Wildlife Watch April 2017 by David Cummings
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Barn Owl
David Cummings

David Cummings



A monthly series for 2017 about the wonderful world of wildlife. Each month I hope to share with you some of my experiences of watching and filming wildlife across the world, as well as keeping you up to date with wildlife sightings in the Parish



The first butterflies were seen in the village during sunny days in mid March, and at the beginning of April, with superb specimens of bright yellow male and green female brimstones, with several small tortoishell, peacock, comma and red admiral being seen. A single red kite was spotted flying west over the Old Glasshouse on Whitchurch Road, and there have been spectacular views of up to five buzzards soaring in the sky above the village. Several people have told me that they have now had buzzards in their garden, which is a relatively new happening, and a major development. Buzzards were almost non existent in the area thirty years ago.

Spring Flowers

The countryside has been a wonderful mass of colour in early spring and thousands of bright yellow celandines have glowed in the warm sun along Quarry Lane, and the first Lady smock and marsh marigolds appeared at Hockenhull.

Spring Migration

Chiff chaff have taken up residence in hedgerows along the canal and in the lanes at Hockenhull, with as many as ten males singing for territories. Black caps were heard at the beginning of April, and the first martins flew through on the 2nd. Skylarks have been heard in good numbers this year, which is wonderful news, as their aerobatic singing has been sadly missed for several years. Several pairs of lapwing have also taken up residence, and they too have been showing off their aerobatic skills with dramatic display songs and alarm calls.


There have been signs of otters and water vole being active on the river Gowy, whilst two kingfishers have been seen regularly near the middle bridge. Mandarin ducks have been spotted twice looking for tree holes in the poplar plantation, as well as seen on the canal and at the Groves in Chester. The maximum number of shoveler seen at the Pit in Christleton was twelve, an amazing sight, as they had never been recorded there before. They now seem to have moved on to the lake at Hockenhull, with ten counted on 2nd April together with a shelduck and twenty tufted duck. There have been three great crested grebes, and two dabchick (little grebes). It is also hoped that the pair of mute swans will breed this year, as they are now mature enough to do so.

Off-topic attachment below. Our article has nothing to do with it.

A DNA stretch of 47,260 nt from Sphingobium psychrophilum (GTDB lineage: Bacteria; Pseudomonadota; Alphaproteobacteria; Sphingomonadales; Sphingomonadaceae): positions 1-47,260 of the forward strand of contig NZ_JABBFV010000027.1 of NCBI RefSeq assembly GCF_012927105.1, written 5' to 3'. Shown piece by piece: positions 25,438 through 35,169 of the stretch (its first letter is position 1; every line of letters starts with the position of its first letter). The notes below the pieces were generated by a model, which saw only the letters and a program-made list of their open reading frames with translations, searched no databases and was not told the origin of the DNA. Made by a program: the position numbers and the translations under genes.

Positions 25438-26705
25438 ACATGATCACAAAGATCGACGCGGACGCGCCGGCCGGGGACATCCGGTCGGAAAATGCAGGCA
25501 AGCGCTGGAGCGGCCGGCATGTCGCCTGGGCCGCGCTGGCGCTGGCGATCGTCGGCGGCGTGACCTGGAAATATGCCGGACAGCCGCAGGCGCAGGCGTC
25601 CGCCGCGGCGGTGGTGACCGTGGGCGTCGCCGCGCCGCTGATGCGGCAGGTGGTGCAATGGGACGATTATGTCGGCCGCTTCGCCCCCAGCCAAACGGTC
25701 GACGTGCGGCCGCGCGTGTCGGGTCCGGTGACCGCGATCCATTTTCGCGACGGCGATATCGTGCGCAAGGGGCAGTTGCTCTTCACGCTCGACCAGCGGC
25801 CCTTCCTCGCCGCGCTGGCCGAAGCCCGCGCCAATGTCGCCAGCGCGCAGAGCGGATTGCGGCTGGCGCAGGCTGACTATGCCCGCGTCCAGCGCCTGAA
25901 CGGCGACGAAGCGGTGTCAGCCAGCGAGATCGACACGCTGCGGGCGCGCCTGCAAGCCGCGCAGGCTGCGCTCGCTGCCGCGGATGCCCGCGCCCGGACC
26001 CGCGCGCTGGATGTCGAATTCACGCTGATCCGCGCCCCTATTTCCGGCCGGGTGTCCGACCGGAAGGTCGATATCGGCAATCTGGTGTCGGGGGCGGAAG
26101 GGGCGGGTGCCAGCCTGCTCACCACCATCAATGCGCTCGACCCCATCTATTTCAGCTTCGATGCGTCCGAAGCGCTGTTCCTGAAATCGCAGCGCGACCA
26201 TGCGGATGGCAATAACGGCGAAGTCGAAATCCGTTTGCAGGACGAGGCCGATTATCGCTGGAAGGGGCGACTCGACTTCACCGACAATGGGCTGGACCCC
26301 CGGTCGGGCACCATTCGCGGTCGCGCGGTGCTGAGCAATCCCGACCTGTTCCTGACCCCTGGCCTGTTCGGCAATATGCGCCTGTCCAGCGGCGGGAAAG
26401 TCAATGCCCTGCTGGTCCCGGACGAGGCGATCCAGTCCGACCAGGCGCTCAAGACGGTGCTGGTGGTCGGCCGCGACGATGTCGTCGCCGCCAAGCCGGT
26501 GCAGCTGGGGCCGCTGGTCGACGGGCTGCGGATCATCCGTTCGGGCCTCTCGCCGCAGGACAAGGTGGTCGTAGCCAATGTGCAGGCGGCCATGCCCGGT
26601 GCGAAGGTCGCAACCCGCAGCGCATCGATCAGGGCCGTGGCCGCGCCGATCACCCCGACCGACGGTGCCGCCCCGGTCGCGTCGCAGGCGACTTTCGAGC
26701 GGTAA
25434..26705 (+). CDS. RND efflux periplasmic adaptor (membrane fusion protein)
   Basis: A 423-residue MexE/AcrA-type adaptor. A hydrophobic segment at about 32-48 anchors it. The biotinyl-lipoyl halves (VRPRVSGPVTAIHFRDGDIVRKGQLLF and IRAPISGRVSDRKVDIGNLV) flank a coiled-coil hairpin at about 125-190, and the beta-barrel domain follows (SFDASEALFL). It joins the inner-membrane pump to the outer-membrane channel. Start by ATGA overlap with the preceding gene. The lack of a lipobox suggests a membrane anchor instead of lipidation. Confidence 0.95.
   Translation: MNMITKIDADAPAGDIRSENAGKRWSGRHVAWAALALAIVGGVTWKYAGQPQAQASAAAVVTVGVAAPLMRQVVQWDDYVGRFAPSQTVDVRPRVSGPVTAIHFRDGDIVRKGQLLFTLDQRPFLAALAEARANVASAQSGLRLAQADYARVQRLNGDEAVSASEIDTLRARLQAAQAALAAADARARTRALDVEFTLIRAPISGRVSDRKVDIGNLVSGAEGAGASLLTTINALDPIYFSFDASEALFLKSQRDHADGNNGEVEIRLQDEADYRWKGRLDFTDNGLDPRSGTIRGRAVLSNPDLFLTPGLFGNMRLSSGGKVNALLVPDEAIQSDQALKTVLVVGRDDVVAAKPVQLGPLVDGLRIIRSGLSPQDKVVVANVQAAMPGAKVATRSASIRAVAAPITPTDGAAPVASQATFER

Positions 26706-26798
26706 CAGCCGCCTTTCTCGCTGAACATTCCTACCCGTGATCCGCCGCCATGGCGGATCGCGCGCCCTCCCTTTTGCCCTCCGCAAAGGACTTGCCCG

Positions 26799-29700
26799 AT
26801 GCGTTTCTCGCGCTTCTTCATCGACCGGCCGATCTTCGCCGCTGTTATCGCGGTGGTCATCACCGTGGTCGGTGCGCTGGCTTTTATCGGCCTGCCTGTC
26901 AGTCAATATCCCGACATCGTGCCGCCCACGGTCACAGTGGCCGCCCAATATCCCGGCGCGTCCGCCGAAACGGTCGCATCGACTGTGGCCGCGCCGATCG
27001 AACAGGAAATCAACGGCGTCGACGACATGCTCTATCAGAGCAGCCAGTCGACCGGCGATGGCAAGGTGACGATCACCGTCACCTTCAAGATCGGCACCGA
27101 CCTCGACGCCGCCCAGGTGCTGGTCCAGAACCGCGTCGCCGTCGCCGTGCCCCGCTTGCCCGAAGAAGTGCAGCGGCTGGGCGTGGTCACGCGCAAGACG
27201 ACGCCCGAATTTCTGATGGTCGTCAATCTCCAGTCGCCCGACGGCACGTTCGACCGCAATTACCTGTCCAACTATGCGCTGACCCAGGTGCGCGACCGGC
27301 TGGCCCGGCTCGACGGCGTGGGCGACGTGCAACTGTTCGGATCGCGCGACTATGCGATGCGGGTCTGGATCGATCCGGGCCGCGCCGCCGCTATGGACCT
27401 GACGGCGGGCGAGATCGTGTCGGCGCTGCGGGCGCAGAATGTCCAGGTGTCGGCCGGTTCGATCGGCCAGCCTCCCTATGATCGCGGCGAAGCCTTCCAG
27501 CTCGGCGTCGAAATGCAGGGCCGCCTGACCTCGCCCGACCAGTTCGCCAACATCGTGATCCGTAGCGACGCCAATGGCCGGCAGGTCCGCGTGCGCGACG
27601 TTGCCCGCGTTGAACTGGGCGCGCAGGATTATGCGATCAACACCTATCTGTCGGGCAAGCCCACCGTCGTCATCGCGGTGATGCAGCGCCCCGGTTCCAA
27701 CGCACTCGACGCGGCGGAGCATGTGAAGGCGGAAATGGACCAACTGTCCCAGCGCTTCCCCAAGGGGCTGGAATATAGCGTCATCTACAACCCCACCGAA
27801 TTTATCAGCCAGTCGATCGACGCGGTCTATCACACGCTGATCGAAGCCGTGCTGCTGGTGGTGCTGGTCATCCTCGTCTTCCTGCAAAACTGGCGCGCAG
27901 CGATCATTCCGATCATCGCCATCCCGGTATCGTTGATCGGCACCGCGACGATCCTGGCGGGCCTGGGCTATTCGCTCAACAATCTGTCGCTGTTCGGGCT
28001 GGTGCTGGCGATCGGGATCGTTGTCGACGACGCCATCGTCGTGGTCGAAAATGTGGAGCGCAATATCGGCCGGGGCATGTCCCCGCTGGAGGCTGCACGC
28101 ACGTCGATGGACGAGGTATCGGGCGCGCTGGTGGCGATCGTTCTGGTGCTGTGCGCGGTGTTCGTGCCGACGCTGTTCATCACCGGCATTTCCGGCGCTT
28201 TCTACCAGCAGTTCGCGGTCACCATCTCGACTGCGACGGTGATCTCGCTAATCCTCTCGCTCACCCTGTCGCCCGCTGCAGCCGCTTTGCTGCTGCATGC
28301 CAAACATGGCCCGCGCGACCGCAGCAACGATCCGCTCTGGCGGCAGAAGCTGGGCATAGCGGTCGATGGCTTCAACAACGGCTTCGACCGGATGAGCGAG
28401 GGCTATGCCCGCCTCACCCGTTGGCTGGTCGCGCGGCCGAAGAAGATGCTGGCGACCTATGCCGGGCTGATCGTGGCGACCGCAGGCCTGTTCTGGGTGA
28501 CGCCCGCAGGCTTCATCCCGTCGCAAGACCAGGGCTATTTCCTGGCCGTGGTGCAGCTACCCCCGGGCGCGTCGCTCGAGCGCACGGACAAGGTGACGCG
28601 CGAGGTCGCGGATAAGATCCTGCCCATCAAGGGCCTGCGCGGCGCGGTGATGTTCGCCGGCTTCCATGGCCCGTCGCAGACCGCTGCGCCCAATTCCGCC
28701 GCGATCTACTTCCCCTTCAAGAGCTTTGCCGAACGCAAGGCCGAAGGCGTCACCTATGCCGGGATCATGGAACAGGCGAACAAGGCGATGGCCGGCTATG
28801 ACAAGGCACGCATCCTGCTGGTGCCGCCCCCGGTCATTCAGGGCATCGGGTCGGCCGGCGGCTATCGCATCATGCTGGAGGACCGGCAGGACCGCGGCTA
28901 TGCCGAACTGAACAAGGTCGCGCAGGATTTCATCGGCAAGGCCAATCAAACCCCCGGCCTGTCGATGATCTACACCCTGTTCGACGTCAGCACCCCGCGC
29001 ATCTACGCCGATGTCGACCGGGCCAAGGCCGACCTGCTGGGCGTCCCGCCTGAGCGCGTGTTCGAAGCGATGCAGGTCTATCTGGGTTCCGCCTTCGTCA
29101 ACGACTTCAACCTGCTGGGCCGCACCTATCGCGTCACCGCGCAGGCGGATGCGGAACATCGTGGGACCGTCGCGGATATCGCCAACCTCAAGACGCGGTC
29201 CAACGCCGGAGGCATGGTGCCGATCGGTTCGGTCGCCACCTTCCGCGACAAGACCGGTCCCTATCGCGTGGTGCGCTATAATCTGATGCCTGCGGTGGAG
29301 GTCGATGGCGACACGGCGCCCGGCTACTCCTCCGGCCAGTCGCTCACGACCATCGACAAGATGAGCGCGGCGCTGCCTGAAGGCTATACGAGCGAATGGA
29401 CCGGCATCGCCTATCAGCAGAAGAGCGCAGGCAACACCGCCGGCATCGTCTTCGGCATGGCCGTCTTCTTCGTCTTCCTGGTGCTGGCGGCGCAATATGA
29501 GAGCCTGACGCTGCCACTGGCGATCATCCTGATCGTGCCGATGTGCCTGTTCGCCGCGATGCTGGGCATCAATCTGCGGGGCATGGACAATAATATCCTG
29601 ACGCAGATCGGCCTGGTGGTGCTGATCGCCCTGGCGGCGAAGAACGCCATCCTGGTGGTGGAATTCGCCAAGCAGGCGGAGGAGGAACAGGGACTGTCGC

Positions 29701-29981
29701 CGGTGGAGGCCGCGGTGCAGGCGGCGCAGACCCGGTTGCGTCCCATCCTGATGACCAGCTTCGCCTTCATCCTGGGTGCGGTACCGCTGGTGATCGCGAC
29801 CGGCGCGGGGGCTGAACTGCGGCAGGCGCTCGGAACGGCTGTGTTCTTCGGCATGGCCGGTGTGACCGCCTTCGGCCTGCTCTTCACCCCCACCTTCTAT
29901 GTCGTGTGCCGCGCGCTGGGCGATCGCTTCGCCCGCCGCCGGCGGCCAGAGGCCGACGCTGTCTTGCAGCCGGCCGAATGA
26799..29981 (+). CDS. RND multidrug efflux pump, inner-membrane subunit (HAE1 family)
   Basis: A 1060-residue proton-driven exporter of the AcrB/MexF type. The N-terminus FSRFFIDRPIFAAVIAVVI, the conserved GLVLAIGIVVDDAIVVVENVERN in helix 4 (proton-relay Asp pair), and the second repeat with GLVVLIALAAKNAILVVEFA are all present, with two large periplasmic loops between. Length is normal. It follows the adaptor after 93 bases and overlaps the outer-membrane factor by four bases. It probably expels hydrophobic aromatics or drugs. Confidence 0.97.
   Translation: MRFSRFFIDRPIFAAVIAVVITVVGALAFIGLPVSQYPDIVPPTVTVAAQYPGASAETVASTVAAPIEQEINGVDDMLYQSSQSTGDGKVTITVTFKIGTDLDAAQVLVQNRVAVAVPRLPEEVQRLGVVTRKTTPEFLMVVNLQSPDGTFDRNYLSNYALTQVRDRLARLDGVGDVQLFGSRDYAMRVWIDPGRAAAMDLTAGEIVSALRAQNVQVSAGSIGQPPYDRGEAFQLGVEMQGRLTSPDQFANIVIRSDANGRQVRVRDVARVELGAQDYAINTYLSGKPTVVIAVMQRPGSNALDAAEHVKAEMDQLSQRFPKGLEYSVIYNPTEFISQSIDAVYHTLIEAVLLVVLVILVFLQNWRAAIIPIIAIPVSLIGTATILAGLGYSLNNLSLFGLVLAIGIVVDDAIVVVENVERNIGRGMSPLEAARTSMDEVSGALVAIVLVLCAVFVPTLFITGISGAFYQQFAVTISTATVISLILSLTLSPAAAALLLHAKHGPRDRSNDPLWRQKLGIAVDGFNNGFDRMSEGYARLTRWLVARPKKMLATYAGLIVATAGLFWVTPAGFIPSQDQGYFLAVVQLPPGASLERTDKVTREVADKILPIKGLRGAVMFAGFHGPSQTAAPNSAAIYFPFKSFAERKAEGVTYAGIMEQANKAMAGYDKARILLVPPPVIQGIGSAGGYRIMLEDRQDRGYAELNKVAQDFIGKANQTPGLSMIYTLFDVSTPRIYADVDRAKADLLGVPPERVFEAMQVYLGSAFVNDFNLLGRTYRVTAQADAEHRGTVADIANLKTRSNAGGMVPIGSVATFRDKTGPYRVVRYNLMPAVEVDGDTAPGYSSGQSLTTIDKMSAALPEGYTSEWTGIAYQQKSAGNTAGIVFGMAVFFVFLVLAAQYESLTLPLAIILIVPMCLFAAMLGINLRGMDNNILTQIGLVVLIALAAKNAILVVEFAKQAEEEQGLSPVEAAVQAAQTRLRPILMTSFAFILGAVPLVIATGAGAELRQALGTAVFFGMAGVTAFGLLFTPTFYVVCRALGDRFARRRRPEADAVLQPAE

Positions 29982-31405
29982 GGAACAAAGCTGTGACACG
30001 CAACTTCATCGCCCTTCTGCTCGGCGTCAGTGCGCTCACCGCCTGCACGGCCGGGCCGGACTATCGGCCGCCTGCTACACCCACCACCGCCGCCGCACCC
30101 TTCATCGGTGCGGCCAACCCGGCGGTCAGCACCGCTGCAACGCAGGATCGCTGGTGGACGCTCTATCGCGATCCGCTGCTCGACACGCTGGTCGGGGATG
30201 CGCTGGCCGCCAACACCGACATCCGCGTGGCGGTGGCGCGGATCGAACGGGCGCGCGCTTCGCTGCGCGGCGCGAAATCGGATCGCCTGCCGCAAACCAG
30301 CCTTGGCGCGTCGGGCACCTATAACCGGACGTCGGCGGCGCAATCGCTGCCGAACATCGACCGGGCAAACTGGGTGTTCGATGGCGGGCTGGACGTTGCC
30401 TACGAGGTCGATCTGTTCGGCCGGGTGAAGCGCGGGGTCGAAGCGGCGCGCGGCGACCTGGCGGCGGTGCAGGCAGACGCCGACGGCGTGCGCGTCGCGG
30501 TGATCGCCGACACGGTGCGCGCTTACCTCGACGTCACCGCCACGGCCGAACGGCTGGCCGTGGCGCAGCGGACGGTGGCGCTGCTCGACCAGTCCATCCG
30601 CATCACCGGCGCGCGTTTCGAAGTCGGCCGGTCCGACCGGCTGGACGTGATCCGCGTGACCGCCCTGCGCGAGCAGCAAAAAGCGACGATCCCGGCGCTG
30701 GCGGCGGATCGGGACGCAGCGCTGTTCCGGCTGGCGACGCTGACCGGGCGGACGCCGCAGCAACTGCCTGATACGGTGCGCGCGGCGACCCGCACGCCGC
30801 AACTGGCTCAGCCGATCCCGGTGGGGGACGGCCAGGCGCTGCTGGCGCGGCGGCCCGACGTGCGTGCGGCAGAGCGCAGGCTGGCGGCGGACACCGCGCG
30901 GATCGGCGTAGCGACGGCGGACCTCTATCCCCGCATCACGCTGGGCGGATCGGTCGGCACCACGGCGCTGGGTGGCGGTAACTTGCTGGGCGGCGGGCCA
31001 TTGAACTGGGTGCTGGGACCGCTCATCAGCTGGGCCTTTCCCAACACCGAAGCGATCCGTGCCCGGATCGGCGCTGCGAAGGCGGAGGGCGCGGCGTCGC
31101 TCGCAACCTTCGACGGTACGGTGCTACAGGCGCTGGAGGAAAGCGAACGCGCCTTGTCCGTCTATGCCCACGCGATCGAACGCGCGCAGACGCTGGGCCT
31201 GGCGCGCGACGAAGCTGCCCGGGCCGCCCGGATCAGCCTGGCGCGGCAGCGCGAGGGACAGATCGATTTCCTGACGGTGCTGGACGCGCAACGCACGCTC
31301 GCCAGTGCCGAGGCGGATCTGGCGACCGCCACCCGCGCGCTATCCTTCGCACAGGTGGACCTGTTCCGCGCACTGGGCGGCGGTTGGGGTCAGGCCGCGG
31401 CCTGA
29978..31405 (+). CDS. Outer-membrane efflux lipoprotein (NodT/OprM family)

Tawny owls have been heard calling even in daylight hours, and barn owls have been seen hunting at dawn, although there is no sign this year of the short eared owl which spent the spring here lat year.

The Pit

Conservation work on the Pit starts on the 4th April, with preparations being made for the installation of coir rolls to stabilise the banks on the Littleton Lane and Bricky lane sides. When these are put in place, two new fishing platforms made from recycled materials will be erected. This will then complete the work of stabilising the banks to prevent erosion started almost ten years ago. The work is being funded by grants from WREN, Cheshire West & Chester Council through Councillors Stuart & Margaret Parker , Christleton Parish Council and the Pit Group.

  •  Brimstone - Female

    Brimstone - Female

  •  Brimstone - male

    Brimstone - male

  •  Buzzard


  •  Buzzards - Croft Close

    Buzzards - Croft Close

  •  Red Kite

    Red Kite

  •  Shoveler


  •  Mandarin Ducks

    Mandarin Ducks

  •  Shelduck


  •  Celendine


  •  Lady's Smock

    Lady's Smock

  •  Marsh Marigold

    Marsh Marigold

  •  Reed Bunting

    Reed Bunting

  •  Black Cap

    Black Cap

  •  Chiff Chaff

    Chiff Chaff

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Wildlife Watch April 2017 by David Cummings

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